The corrosive political and economic effects of inequality, which Milanović sees already unfolding, underline Scanlon’s later arguments. Beyond concerns over social status and autonomy, we have strong ethical reasons to oppose inequality where it undermines equality of opportunity, or the fairness of our political institutions, or where it arises from systems that are themselves unfair. For the vast majority of the population, we have self-interested reasons, too. After all, not everyone will be able to afford to live where ‘good’ jobs are available if urban housing continues to serve as an investment vehicle; not everyone can retreat to luxury safehouses in the Rockies if social tensions boil over.
Milanović’s prognostications represent only the educated guesswork of one person; admirably conscious of this, he dissembles, pointing out in an interesting segment the failures of previous forecasters to predict political or economic trends. Indeed, his predictions aren’t perfect (for instance, he seems puzzlingly insensitive to the relation between inequality and the catastrophic potential of climate change) but none are supplied without giving clear reasons. One comes away with the gnawing sense that he’s probably getting it right.
Is there hope? Milanović presents a brief set of interesting policy proposals, including a push to equalise shares in human and financial capital and an incentivisation of broad participation in investment to establish a ‘people’s capitalism’. But there is – unnervingly yet understandably for such a terse book – rather little guide to action here. Perhaps his most intriguing suggestion is that pressing threats mean the hegemony of economic growth as unquestioned objective against which all other goals are measured may have to end. While it is certainly unreasonable to ask populations whose incomes and standards of living are far below others’ to put their own pursuit of wealth on the back burner, it may be better for wealthier countries to prioritise objectives other than simple GDP growth, both ethically speaking and from the perspective of their own long-term interests. Scanlon has given us good reasons to prioritise equality and the general well-being over greater aggregate opulence, and more are easy to find: breaking the fever of national-populism, global warming, or any other existential malaise that should arise this century may require measures that leave our economies on average poorer.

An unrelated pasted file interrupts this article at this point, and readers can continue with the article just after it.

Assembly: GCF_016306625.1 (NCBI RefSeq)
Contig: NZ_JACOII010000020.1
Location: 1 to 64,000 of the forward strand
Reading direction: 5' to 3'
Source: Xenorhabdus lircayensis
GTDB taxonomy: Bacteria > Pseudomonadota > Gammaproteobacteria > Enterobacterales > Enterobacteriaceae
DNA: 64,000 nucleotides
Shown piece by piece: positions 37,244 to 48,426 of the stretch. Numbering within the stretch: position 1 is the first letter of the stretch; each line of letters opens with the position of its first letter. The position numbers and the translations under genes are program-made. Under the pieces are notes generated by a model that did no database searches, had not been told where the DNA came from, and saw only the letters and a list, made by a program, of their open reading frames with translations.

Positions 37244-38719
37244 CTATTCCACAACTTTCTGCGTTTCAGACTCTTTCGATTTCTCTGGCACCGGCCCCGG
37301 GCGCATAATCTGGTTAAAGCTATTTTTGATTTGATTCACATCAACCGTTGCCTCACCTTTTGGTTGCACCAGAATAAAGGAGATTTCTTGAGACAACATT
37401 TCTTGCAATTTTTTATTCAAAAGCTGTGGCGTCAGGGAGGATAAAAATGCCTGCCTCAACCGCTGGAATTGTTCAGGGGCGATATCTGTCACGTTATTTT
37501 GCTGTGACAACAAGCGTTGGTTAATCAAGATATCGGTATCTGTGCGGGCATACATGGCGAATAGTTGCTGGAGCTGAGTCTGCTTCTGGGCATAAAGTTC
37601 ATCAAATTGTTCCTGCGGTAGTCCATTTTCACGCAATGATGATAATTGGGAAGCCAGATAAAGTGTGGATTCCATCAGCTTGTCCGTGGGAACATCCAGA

It is worth noting that from a global perspective, the outlook on inequality is rather exciting. If our focus lingers on the apparent moral and political unravelling of the West, it is easy to forget that the last 40 years has seen many hundreds of millions lifted out of poverty. This is of course a humanitarian triumph, but it has also begun to narrow the extreme inequality between the global rich and poor. Every ethical argument that applies to inequality within countries applies between them. From the perspective of many around the world, the past three centuries have been a procession of disrespect, domination, and institutional degradation at the hands of the world’s wealthier powers. Equality of status between countries and peoples precludes the cultural, political, and economic domination of some by others, which is one reason why we ought to share Milanović’s cautious hope that, on the whole, things are getting better. As he points out, there are three billion people in India and China alone, and hundreds of millions more in Indonesia, Bangladesh, the Philippines, Vietnam, Pakistan, Brazil, Ethiopia, and Nigeria. As long as living standards continue to rise more rapidly in these largest developing countries than in the rich world, global inequality may decline considerably.
The core message at work in these two books is quite simple: inequality matters because it can throw us into political and moral jeopardy. Inequality of some description and magnitude is no doubt inevitable where there is substantive individual liberty: the ability to choose how to live our lives entails the possibility of choosing a life that is less wealthy than that of others. This does not mean, however, that the safeguarding of liberty precludes any action against excessive inequality. One of the ways in which Scanlon and Milanović succeed is in fortifying a perspective that could reframe debate. Rather than thinking merely in terms of a clash between ideals of liberty and equality, we might recognise that its character and consequences mean that the inequality question is importantly distinct. Perhaps this recognition could provide an impetus for progress on an issue that might today seem hazardously stalled.